As the most common type of bond issued in the UK, the conventional guild has a fixed coupon yield paid out biannually until maturity. The issuer pays the final coupon payment and the invested capital on the maturity date. The name of the gilt indicates its maturity, such as a three-year gilt matures in three years.
Unlike conventional gilts, index-linked gilts don't pay a fixed income. Instead, the coupon rate is variable and determined by the retail price index (RPI). This method offers better protection of capital against inflation fluctuations.
Bond ETFs use pooled investments to buy a more extensive selection of government bonds. Shares from this asset class pay out the dividends from the coupons. However, they may not be a good investment choice for beginners because the bonds can become very complex, with different coupon rates, maturities, and dates.
They also depend on the bondholder’s end goals, as ETFs never mature or pay a principal amount on the value of the investment. A good understanding of the bond’s characteristics is required to earn from this investment.
How to buy UK government bonds?
Primarily, there are three main ways to buy UK Government bonds. The method you choose depends on the kind of investor you are, your risk profile, and whether you want to own the bond directly.
Buying bonds through stockbrokers and banks
Much like how stocks are bought and sold on the stock market, bonds have their own market that functions quite similarly. You can access the bond market via a broker, dealer, or a Bank that acts on our behalf to purchase and sell gilts.
The broker strives to:
- seek out the best prices of the required gilt for the client
- take care of all necessary paperwork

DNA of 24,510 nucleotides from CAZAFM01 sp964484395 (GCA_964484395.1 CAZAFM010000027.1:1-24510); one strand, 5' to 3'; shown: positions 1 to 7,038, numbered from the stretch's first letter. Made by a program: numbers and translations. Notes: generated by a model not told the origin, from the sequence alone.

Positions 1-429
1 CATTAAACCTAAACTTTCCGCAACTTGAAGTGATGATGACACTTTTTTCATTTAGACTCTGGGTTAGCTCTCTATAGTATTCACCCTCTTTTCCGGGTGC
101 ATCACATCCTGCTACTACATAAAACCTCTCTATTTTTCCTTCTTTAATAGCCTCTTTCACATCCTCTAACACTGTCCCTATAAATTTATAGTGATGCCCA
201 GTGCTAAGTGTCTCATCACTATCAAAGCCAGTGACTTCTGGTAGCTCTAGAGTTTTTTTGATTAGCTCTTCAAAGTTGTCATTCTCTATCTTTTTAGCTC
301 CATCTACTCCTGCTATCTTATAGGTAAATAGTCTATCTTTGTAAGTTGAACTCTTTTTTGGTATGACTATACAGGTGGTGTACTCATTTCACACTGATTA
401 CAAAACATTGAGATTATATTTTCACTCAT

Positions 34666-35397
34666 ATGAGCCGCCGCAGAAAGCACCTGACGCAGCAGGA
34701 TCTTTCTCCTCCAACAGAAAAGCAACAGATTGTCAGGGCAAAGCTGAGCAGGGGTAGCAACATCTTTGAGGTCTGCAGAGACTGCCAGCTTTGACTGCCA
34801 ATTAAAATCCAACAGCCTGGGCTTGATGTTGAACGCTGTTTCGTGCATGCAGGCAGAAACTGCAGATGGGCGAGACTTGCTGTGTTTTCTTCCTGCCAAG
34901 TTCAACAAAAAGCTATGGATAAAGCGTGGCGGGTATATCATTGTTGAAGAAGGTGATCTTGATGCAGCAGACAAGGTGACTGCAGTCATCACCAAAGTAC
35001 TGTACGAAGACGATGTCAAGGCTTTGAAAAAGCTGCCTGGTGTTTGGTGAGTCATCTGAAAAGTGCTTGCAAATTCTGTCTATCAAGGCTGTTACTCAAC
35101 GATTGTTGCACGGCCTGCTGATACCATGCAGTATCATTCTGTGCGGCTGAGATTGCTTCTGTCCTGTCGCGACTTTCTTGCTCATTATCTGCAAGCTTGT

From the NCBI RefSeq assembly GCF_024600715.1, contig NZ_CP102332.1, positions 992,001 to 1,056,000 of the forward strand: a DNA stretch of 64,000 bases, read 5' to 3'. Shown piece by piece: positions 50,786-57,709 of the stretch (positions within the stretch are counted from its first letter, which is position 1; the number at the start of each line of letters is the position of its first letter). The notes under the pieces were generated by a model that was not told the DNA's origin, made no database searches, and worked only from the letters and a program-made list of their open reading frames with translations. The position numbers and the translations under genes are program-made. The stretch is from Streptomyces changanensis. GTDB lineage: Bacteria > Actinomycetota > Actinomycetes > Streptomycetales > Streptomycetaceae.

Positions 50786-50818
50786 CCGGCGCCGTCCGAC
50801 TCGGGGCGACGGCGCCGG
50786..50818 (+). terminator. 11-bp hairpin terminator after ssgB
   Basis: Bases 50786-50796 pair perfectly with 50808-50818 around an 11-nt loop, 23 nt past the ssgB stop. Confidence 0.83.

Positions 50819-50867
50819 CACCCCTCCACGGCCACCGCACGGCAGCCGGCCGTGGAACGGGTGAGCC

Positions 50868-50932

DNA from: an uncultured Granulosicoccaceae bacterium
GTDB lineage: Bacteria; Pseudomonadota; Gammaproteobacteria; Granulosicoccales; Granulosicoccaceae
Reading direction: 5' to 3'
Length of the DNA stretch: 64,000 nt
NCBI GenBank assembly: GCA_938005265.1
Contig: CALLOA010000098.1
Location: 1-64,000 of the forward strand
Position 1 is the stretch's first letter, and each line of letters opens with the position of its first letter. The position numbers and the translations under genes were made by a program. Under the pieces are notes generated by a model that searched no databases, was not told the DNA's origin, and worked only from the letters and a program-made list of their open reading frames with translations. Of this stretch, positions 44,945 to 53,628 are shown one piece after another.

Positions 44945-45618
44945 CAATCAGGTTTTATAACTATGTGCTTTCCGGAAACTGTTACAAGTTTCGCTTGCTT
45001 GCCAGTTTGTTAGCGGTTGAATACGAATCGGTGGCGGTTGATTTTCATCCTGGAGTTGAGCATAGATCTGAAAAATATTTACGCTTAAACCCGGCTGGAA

- and carries out the actual buying and selling of the bonds
Brokers usually charge a commission for the services rendered.
Famous brokers include Hargreaves Lansdown and IG. In the UK, almost all big banks, such as Barclays and HSBC, offer you to buy UK Government bonds. They work similarly to a broker in how they allow you to purchase bonds. It’s important to remember that the Financial Conduct Authority must accredit the broker you choose.
Buying bonds through the DMO
To use the DMO’s Purchase and Sale Service, we need to register ourselves as members of the DMO's Approved Group of Investors. To become a member, we need to fulfil the eligibility criteria set out by the Registrar and the DMO to meet their respective and collective anti-money laundering obligations.
These criteria include disclosing information about the identity and source of funds. Finally, an application form needs to be filled in and sent out to the address of Computershare - an agent of the DMO. Once a member of the DMO's Approved Group of Investors, we can buy and sell gilts on our own.
This is accomplished by completing the relevant Stock Dealing Form on the Computershare website and sending it via post accompanied by the full and appropriate payment in the form of a cheque or gift certificate. Once the form has been received and the payment has cleared, the gilt certificate is issued and dispatched to the given return address.
Investing in government bond ETFs and funds
Bond ETFs and funds can be invested in through the stock market, similar to how you would buy a bond. The only difference would be that you would buy a share of the fund instead of the actual bond.
Funds offer the additional benefit of diversifying exposure and portfolio from a single investment and provide regular income from dividends. This is because they invest in a variety of bonds to maximise returns.
Factors to consider when trading bonds